disney_skin
Advertisement
© 2014 Shmoop University, Inc. All rights reserved.
 

Themes

Who am I? How did I come to be? These are the two super-big questions that seem to preoccupy the speaker throughout "One of the Lives," although he never asks them directly. As he delves back into his personal history and beyond, you see him begin a quest for answers. It's almost as if he feels a need to include all the details, important or not, to piece together the puzzle of his identity. (Hint: start with the edge pieces.) Nearly all of the people mentioned (no matter how insignificant they seem) have a part in shaping our speaker's identity. It's pretty weird to think his father's driving instructor had anything to do with forming the speaker's identity, but she did her small part, just like the red-haired boy did his. It's a small world after all. (Thanks, Disney!)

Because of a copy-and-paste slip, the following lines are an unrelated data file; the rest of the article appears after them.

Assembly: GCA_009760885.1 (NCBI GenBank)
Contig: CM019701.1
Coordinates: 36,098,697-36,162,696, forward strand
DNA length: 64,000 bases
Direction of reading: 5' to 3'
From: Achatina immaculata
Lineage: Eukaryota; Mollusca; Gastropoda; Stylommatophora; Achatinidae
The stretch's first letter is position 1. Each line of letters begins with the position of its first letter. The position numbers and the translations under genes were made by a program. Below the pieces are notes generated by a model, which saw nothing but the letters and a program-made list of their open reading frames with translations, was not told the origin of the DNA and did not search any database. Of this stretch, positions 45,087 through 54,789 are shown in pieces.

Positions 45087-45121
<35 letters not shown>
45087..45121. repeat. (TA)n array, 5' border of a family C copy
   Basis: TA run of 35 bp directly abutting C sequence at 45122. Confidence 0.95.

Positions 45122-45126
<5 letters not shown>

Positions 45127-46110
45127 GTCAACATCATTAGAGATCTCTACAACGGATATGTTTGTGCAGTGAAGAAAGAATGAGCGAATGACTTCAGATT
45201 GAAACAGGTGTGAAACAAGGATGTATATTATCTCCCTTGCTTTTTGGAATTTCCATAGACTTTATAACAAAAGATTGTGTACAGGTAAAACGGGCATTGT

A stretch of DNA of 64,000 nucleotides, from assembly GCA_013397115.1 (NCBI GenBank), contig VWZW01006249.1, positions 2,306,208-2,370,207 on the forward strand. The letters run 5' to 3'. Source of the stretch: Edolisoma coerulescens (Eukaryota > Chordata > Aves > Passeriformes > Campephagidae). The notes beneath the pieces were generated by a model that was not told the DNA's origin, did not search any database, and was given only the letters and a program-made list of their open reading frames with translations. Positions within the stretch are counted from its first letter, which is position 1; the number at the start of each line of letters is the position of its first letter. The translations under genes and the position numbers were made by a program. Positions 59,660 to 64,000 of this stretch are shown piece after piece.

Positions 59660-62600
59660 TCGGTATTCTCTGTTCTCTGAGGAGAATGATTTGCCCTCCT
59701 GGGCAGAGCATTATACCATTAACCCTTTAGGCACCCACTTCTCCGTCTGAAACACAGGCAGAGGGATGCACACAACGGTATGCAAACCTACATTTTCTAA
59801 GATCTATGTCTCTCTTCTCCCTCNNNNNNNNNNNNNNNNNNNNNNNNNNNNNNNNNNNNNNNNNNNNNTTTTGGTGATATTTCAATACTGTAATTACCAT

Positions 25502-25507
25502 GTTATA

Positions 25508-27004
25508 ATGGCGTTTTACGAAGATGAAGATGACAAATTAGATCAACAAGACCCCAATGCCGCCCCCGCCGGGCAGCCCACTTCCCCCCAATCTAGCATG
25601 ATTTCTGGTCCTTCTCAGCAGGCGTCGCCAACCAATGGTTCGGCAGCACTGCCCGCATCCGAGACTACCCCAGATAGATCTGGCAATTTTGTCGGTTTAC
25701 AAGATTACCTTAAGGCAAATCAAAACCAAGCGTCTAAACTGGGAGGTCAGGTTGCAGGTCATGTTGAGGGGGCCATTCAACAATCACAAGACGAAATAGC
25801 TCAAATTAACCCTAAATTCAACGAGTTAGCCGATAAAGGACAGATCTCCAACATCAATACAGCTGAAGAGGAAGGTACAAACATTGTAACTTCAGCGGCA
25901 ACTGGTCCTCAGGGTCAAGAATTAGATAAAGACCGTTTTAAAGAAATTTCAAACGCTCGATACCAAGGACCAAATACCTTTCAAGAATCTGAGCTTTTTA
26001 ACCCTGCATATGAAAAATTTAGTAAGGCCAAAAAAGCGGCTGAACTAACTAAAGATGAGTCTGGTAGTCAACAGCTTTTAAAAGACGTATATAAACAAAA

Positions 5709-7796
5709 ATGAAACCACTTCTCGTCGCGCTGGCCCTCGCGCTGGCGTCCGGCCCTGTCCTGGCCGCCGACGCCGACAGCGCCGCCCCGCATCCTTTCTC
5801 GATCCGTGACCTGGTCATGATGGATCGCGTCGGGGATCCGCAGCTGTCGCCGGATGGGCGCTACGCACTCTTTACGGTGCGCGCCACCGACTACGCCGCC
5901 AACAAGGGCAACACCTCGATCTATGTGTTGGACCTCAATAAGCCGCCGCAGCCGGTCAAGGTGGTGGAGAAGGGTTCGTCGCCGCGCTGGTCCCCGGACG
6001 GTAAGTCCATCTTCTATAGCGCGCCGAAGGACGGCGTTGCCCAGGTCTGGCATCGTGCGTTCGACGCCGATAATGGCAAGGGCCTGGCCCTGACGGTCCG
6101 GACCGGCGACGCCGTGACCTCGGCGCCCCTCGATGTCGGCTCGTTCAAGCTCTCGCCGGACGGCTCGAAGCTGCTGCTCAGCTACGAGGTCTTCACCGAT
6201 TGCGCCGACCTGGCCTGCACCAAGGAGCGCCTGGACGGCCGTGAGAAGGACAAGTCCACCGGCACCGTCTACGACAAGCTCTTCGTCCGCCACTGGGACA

Questions About Identity

  1. Based on the information in the poem, what kind of person do you think the speaker is? 
  2. Why do you think the speaker chooses to reflect on his identity at this moment? 
  3. Of the things mentioned, which do you feel were most important in shaping our speaker's identity? Why?

Chew on This

Try on an opinion or two, start a debate, or play the devil’s advocate.

The speaker feels lost at this point of his life, like he doesn't know who he is (or else somebody's swiped his GPS). He reflects on all this history in order to get a sense of his present identity.

The kind of reflection that the speaker is doing means that he can never have a purely original identity. He will always owe who he is to the lives and events that have gone before him.

Advertisement
Advertisement
Advertisement
back to top